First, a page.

A higher education degree has both personal and professional benefits. A person seeks a college education to improve overall life satisfaction and increase job opportunities. College education enables holders to access many job openings and choose the type that satisfies their professional desires.
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A survey by the US Department of Education indicates that more than half of Americans (51%) see a college degree as necessary (Mountjoy and Hickman 29). The figures are from individuals who benefited directly from a college education or aspired to have similar benefits they see in others. The need to succeed in a competitive world compels individuals to seek a higher education degree to match or surpass the set threshold. Because of the increasing demand for excellence in personal and professional life, having a college education degree is important.
Benefits of a College Degree
A college education increases employment opportunities for the holders. Unlike in the past, the economic shifts in today’s world mean fewer employment opportunities than the population size. Also, increasing population means there is more competition for the available employment opportunities in various sectors. For instance, the U.S. has transformed from an industrial-based economy to a knowledge-based economy. The pathway to securing a successful career is by gaining a college degree that increases career opportunities in the market (Oreopoulos and Petronijevic 53). A holder has unlimited options to seek gainful employment in different sectors, unlike non-holders who may be confined to informal sector options. Individuals build knowledge based on their fields and think analytically, have complex ideas, are creative, and communicate ideas. This array of skills opens up more opportunities for graduates, not only within their field of specialization.
A holder of a college education degree is more competitive in the market. Finding a job opening in the current world is not a guarantee, even with having a college degree. People with higher education qualifications are more likely to gain meaningful employment opportunities than others. Despite the diminishing value of a college degree, the holders have a clear competitive advantage when seeking employment over other candidates. The holders have more job security because of their qualifications and have better contracts than those without formal training (Oreopoulos and Petronijevic 55). Companies that benefit from employees with multiple skills are likely to retain them even during economic downturns. In cases of downsizing, the first casualties are untrained employees whose roles are primarily casual or informal.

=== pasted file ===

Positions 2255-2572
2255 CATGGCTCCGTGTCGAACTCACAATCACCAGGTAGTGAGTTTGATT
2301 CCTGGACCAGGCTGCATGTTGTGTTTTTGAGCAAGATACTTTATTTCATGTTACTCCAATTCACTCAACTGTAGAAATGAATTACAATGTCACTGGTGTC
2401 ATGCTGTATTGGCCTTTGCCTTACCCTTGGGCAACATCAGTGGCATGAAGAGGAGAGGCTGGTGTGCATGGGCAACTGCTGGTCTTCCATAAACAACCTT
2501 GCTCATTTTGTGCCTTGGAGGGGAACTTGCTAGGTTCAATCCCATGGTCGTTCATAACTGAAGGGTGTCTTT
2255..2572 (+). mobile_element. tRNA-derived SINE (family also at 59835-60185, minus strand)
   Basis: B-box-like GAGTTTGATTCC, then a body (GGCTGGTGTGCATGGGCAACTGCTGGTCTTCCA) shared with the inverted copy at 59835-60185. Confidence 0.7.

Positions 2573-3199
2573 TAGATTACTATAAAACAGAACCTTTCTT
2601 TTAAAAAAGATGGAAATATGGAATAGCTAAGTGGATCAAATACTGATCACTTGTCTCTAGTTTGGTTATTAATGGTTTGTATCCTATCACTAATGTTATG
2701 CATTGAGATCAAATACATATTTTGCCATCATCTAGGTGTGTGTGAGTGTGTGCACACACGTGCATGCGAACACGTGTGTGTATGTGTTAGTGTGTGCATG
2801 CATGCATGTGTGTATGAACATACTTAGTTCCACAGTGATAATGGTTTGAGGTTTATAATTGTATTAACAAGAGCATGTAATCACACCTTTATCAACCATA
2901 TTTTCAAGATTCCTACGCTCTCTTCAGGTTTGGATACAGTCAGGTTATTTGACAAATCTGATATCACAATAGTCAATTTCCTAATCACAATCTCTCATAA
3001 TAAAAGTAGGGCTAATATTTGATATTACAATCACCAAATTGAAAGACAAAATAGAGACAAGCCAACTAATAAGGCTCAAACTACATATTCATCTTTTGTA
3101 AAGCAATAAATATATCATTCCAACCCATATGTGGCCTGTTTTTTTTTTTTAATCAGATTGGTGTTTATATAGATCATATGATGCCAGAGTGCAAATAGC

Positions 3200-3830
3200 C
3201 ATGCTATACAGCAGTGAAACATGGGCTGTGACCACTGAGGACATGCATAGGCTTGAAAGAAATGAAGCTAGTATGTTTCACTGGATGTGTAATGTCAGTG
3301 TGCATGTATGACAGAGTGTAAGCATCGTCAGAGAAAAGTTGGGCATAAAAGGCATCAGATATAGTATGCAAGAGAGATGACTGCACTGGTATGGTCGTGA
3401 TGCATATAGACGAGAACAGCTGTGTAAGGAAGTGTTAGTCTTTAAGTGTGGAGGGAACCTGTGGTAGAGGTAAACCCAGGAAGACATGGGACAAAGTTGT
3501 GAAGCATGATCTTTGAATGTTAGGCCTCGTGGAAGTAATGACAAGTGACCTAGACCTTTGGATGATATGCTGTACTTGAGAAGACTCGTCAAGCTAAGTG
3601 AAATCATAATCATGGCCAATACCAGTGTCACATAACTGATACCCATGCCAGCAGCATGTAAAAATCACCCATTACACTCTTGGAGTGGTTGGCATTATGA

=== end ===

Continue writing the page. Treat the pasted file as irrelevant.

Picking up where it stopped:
A college education improves general life satisfaction. Gaining a higher education degree signals the start of related life events that satisfy the holder through their lives. A college graduate is more likely to secure a well-paying and satisfying job than unqualified individuals. A 2015 survey by the Department of Education indicates that college graduates are likely to earn at least $1 million more than another set of employees (Horowitz 775). A well-paying job within the individual’s field of specialization improves their happiness and life goals. They can lead a healthier life because of the lifestyle they can afford and the medical covers provided by their employers. Generally, this improves their life satisfaction, and they are happier than their counterparts without a college education.
The attainment of a college degree is essential to improve both personal and professional life. Over the years, the benefits of having a college degree have revolved around securing a permanent and satisfying job. However, the current economic dynamics compel the graduates to be more creative, complex, and smart to maximize the diverse opportunities. Also, the increased competition in the labor market and the demand for a better life make the need for a college education a necessity in the current economic world.
Horowitz, Jonathan. “Relative education and the advantage of a college degree.” American sociological review 83.4 (2018): 771-801.
Mountjoy, Jack, and Brent Hickman. “The Returns to College (s): Estimating Value-Added and Match Effects in Higher Education.” The University of Chicago, Becker Friedman Institute for Economics Working Paper 2020-08 (2020).
Oreopoulos, Philip, and Uros Petronijevic. “Making college worth it: A review of research on the returns to higher education.” National Bureau of Economic Research Working Paper Series w19053 (2013): 41-65.
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